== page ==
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Bucio-Mendoza v. Benov

United States District Court, E.D. California

October 10, 2014

JESUS BUCIO-MENDOZA, Petitioner,
v.
MICHAEL L. BENOV, Respondent.

FINDINGS AND RECOMMENDATION GRANTING THE MOTION TO DISMISS (DOC. 12) ORDER DIRECTING THAT OBJECTIONS BE FILED WITHIN TWENTY-ONE DAYS ORDER GRANTING MOTION FOR EXTENSION OF TIME NUNC PRO TUNC (DOC. 11)

JENNIFER L. THURSTON, Magistrate Judge.

Petitioner is a federal prisoner proceeding in propria persona with a petition for writ of habeas corpus pursuant to 28 U.S.C. § 2241.

PROCEDURAL HISTORY

The petition challenges the validity of a prison disciplinary hearing on the grounds that the hearing was conducted by and a decision rendered by an employee of the privately-run prison rather than by an employee of the Bureau of Prisons. (Doc. 1) In the current motion to dismiss[1], Respondent asserts that the petition is moot because Petitioner has already received the relief sought because the disciplinary proceedings were reopened and the decision was subsequently affirmed by an employee of the BOP. (Doc. 12) On July 7, 2014, the Court issued an Order to Show Cause why the petition should not be dismissed as moot and gave Petitioner thirty days within which to file a response. (Doc. 13) Petitioner has filed no opposition to the motion to dismiss nor has he responded to the Order to Show Cause.

DISCUSSION

The case or controversy requirement of Article III of the Federal Constitution deprives the Court of jurisdiction to hear moot cases. Iron Arrow Honor Soc'y v. Heckler , 464 U.S. 67, 70 104 S.Ct. 373, 374-75 (1983); N.A.A.C.P., Western Region v. City of Richmond , 743 F.2d 1346, 1352 (9th Cir. 1984). A case becomes moot if the "the issues presented are no longer live' or the parties lack a legally cognizable interest in the outcome." Murphy v. Hunt , 455 U.S. 478, 481 (1982). The Federal Court is "without power to decide questions that cannot affect the rights of the litigants before them." North Carolina v. Rice , 404 U.S. 244, 246 (1971) per curiam, quoting Aetna Life Ins. Co. v. Hayworth , 300 U.S. 227, 240-241 (1937).

Here, the instant petition requests that the custody credits forfeited as a result of the disciplinary hearing be restored because the hearing was unauthorized. (Doc. 1, p. 9). However, Petitioner has not established that he is legally entitled to such relief. To the contrary, his contention is that the hearing was not conducted by and the decision was not made by an employee of the BOP as required by federal law. Any relief, therefore, that this Court could require based on Petitioner's claims would be to ensure that he obtains a rehearing of the disciplinary charges before an authorized employee of BOP. Petitioner has not cited, and the Court is unaware of, any federal precedent that would automatically require dismissal of the disciplinary charges and restoration of the forfeited credits where Petitioner has been given a rehearing before authorized personnel.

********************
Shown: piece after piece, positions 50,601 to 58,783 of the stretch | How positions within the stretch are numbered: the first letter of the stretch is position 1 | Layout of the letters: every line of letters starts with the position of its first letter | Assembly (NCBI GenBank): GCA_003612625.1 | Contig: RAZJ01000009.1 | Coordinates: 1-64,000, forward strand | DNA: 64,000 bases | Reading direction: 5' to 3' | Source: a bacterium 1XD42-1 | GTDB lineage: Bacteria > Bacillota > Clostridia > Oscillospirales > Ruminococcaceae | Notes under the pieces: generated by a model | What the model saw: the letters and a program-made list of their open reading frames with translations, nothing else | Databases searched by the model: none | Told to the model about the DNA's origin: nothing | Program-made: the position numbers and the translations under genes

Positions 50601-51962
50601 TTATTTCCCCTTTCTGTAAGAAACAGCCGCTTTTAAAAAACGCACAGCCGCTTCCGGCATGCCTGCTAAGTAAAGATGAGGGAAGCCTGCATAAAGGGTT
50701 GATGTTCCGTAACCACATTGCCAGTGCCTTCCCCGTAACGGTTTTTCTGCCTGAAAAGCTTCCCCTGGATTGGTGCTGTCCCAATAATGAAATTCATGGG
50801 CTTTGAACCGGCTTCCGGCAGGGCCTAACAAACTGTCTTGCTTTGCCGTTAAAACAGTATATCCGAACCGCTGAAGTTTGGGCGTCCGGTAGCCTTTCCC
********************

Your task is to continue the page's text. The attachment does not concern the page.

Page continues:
This appears to be precisely the relief provided by Respondent, as evidenced by the declaration attached to the motion to dismiss, which establishes that, on June 17, 2014, Petitioner's disciplinary hearing and the decision issued therein were reheard and approved by an employee of the BOP, as required by federal regulations and statutes. (Doc.12, Ex. 1, Decl. of Christopher Cruz, p. 3). Because Petitioner has received the relief he was entitled to seek in the petition, and because there is no further relief that this Court can provide to Petitioner, the petition is now moot.[2] Hence, Respondent's motion to dismiss should be granted.

RECOMMENDATION

Accordingly, the Court HEREBY RECOMMENDS that Respondent's motion to dismiss (Doc. 12), be GRANTED and the petition be DISMISSED as MOOT.

This Findings and Recommendation is submitted to the United States District Court Judge assigned to the case pursuant to the provisions of 28 U.S.C. § 636 (b)(1)(B) and Rule 304 of the Local Rules of Practice for the United States District Court, Eastern District of California. Within 21 days after being served with a copy of this Findings and Recommendation, any party may file written objections with the Court and serve a copy on all parties. Such a document should be captioned "Objections to Magistrate Judge's Findings and Recommendation." Replies to the Objections shall be served and filed within ten days (plus three days if served by mail) after service of the Objections. The Court will then review the Magistrate Judge's ruling pursuant to 28 U.S.C. § 636 (b)(1)(C). The parties are advised that failure to file objections within the specified time may waive the right to appeal the Order of the District Court. Martinez v. Ylst , 951 F.2d 1153 (9th Cir. 1991).

IT IS SO ORDERED.


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